Last night, I dreamt that I found a lump in my left breast. I was staring at my reflection in the mirror when I noticed that there was something uneven about my breasts. I ran my hand over the left one and found a bump the size of an egg.
Strangely, in my dream I didn’t panic. I remember thinking, “Well, it’s a good thing I have a doctor’s appointment next week.”
Because I do. Every time I go to the doctor, I wonder if she’ll announce to me that I’ve inherited one of my mother’s or grandmother’s ailments.
My grandmother had breast cancer decades ago. Her sister has it now. Many of the medical decisions my mother makes revolves around cancer risk. She has a mental list of newspaper and magazine articles about studies done proving this or that will affect you.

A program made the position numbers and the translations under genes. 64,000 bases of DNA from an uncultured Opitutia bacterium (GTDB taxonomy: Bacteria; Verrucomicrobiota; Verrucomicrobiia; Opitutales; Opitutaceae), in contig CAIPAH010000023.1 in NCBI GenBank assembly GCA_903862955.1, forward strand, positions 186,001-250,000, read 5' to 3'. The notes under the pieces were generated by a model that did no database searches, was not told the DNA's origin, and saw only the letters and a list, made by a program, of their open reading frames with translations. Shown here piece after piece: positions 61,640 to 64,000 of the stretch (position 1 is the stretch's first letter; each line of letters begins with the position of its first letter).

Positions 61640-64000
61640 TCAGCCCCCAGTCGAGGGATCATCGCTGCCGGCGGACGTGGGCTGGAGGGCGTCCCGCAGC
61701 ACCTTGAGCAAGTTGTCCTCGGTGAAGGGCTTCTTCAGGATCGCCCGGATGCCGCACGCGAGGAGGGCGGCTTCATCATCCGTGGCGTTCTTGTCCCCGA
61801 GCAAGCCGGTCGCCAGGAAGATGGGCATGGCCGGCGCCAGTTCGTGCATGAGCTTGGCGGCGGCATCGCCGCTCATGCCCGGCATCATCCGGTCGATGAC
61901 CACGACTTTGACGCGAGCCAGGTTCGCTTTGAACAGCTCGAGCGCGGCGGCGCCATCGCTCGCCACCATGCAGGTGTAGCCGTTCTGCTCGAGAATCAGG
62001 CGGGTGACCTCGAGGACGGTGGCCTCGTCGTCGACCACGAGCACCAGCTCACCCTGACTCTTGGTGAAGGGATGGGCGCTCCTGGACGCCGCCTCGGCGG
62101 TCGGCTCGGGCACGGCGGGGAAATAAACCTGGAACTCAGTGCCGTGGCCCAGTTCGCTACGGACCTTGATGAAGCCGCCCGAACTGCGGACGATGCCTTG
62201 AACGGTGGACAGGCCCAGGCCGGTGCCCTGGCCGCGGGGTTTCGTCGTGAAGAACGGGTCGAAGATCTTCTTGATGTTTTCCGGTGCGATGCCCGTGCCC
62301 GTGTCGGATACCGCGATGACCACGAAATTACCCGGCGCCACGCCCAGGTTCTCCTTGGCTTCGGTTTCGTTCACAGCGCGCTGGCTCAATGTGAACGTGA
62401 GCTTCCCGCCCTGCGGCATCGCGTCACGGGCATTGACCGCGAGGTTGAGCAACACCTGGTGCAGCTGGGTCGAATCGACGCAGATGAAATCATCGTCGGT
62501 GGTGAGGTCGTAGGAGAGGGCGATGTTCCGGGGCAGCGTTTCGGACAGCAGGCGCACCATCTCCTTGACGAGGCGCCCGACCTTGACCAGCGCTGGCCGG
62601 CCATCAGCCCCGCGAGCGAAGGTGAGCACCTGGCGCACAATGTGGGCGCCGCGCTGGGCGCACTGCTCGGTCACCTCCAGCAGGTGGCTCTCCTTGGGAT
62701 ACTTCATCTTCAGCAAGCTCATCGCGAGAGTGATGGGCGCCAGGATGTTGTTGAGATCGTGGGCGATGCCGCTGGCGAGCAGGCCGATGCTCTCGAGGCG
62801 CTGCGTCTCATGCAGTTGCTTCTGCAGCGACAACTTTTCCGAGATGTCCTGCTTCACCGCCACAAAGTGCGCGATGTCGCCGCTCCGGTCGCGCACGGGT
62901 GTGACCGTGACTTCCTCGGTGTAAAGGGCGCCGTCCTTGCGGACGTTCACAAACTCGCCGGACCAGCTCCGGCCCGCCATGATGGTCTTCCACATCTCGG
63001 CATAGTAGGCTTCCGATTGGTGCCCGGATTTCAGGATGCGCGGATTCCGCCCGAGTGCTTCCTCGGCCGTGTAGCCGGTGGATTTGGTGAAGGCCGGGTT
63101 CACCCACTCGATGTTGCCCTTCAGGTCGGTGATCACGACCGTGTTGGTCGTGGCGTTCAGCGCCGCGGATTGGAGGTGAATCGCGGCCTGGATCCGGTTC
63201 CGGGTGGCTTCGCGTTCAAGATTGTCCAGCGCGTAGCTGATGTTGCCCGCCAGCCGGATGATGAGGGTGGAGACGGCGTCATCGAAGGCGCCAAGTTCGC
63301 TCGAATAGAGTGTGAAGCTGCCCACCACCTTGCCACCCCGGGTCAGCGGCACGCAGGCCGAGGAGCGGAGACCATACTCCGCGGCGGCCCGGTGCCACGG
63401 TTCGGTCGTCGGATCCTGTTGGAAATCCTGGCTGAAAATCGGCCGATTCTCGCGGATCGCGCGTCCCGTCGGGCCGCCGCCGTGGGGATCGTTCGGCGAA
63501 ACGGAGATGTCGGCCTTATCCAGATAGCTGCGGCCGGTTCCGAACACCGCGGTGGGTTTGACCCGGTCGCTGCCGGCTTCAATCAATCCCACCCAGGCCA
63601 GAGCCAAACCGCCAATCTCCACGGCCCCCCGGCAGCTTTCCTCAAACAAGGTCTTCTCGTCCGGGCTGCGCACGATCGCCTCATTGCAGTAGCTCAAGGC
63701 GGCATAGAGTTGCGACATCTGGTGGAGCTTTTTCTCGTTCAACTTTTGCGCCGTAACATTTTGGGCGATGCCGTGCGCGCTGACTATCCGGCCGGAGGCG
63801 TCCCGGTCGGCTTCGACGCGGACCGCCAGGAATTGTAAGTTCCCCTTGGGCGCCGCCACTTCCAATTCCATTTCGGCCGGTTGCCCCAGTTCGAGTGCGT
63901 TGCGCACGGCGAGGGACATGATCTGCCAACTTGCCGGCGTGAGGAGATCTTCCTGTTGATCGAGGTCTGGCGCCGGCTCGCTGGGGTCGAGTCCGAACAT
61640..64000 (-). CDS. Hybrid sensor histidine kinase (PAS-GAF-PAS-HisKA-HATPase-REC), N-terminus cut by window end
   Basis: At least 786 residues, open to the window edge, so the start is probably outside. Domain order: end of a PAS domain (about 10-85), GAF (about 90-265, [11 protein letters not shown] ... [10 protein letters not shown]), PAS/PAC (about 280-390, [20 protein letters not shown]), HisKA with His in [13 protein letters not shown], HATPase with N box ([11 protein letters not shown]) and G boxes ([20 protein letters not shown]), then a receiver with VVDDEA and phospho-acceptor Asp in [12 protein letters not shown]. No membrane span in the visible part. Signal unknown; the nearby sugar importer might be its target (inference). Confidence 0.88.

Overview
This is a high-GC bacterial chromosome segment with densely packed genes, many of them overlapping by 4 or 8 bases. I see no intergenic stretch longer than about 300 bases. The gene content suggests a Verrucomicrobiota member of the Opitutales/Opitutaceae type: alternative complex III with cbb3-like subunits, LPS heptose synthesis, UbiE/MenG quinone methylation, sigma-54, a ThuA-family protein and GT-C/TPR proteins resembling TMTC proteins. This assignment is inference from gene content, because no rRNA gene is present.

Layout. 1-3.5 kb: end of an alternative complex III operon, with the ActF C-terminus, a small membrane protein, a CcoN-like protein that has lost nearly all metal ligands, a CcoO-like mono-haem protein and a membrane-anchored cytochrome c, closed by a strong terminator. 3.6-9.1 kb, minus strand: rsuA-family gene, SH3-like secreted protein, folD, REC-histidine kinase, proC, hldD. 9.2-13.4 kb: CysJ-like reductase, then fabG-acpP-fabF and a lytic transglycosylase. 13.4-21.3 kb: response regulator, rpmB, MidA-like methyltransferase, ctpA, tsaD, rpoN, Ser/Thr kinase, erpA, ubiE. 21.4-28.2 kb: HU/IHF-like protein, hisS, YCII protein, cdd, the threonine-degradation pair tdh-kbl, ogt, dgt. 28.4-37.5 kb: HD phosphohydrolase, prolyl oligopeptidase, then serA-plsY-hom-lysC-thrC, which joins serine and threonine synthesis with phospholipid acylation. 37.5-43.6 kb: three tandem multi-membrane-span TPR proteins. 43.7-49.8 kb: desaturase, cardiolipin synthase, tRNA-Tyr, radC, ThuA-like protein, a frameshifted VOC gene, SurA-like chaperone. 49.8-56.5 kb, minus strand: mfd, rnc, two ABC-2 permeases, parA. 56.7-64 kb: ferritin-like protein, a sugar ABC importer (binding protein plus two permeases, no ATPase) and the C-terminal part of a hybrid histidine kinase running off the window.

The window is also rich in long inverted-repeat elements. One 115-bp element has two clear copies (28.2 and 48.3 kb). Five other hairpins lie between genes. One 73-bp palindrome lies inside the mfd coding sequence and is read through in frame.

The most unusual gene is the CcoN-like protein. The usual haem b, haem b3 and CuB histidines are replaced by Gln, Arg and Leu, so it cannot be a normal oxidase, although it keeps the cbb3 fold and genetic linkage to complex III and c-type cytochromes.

This morning, my co-worker announced that her mother’s cancer has been diagnosed as terminal and she is packing up her things to take care of her in her dying days. It was especially surreal to hear this news because just last weekend I watched One True Thing, in which Renee Zelweiger’s character drops her life to take care of her dying mom played by Meryl Streep.
“Are you okay?” Mark asked.
“Yeah,” she said, “I mean, everybody dies some way.”
“But she’s your mom,” he said.
Everything happens for a reason, Mark told her. I used to say that, too. I would tell myself those words when I was hit with disappointment or tragedy.
Maybe it’s true. I haven’t proved myself wrong, yet. But seeing this woman have to drop everything to take care of her dying mother, wondering what other disappointments and tragedies lurk ahead, I wonder what those reasons could possibly be.